The third movement, "Laideronette, Empress of the Statuettes," illustrates a fairy-tale by Madame d'Aulnoy, who lived in the seventeenth century. The excerpt quoted on the score is as follows: "She disrobed and stepped into the bath. Instantly the little statuettes began to sing and to play on instruments. Some had lutes made of walnut shells, others had viols made of the shells of almonds; for it was necessary that their instruments should be suited to their size."
Ravel translates this quaint picture into musical terms in a miniature march, the curiously bobbing and dipping theme of which, given out by the piccolo, irresistibly suggests the nodding heads of the statuettes. As the grotesque company warms to its work a perfect hubbub arises. After a climax there is a sort of trio on a slower version of the same theme. Presently the bobbing is heard again, this time in the silvery tones of the celesta, and gradually once more the fun grows fast and furious.
The fourth movement is the Conversation of Beauty and the Beast, with the following text:
"When I think of your good heart, you do not appear to me so ugly."
"Ah, yes! I have a good heart, but I am a monster."
"There are many men who are worse monsters than you."
"If I had wits I should give you a great compliment by way of thanks, but I am only a beast."
"Beauty, will you be my wife"
"No, Beast."
"I am satisfied that I have had the pleasure of seeing you once more."
"No, dear Beast, you shall not die; you shall live to become my husband!"
The Beast had disappeared, and she saw at her feet only a prince more beautiful than Love, who thanked her for having ended his bewitchment.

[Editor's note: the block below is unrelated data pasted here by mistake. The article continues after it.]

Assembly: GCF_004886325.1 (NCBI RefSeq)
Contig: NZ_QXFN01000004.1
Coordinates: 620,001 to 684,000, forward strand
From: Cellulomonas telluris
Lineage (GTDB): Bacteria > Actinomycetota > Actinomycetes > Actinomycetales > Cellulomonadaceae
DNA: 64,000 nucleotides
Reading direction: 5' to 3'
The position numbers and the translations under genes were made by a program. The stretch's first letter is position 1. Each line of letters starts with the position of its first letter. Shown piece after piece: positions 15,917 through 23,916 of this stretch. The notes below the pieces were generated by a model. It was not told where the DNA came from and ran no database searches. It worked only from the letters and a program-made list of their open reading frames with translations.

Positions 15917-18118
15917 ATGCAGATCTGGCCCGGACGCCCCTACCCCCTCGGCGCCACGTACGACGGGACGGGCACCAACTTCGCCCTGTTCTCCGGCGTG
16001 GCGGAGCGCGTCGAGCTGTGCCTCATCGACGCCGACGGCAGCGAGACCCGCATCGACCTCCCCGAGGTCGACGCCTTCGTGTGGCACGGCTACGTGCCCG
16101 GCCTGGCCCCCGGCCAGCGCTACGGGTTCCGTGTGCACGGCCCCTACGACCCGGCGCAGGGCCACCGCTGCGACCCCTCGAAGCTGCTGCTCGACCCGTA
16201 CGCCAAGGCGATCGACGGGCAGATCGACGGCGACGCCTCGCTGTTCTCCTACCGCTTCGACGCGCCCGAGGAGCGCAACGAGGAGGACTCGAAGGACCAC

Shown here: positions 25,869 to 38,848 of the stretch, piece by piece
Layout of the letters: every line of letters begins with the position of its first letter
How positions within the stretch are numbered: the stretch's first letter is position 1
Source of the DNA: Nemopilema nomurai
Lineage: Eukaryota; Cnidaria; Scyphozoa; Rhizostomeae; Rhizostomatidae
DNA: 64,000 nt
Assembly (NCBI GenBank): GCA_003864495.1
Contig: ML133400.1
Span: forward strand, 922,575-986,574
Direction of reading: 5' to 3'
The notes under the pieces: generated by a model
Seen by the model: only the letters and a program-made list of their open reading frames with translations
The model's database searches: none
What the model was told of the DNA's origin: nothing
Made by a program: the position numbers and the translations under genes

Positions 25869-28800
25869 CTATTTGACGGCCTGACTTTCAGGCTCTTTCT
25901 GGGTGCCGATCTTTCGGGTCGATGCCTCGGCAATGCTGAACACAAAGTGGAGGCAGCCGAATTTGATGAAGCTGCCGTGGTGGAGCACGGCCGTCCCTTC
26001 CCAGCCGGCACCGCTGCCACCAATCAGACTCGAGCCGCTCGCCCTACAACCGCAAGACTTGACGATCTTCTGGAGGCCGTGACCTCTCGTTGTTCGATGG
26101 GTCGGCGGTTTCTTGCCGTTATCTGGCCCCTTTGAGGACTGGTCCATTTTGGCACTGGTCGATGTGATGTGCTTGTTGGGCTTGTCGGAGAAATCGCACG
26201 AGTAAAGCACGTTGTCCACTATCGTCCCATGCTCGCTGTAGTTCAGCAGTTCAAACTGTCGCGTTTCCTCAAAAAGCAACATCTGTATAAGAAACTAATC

(Mme. Leprince de Beaumont.)
The two characters are represented by "leading motives," Beauty by a charmingly graceful waltz melody sung by a clarinet 2nd briefly developed, the Beast by a short phrase for the contrabassoon, in which the rhythm of a triplet will always be noticed. It is accompanied by plucked notes in the low bass strings. Later the two themes are ingeniously treated in combination. The restoration of the poor beast to his human nature is suggested at the end of a solo violin and a solo 'cello, which give, so to speak, spiritualized versions of the Beast motive.
The final number has no text, and presents merely a general picture of a fairy garden.
5. Roumanian Rhapsody, No. 1, in A . . . Bnesco (1881 --)
This Rhapsody is the first of three Roumanian Rhapsodies. The other two are respectively in D and G major.
The Rhapsody in A is founded on Roumanian airs which appear in turn, and are somewhat varied rather than developed. The Rhapsody begins with preluding (clarinet and oboe) on hints of the first theme, which is finally announced by violins and wood wind. The prevailing tonality, so constant that it has excited discussion, is A major. As the themes are clearly presented, there is no need of analysis.
HE ANN ARBOR press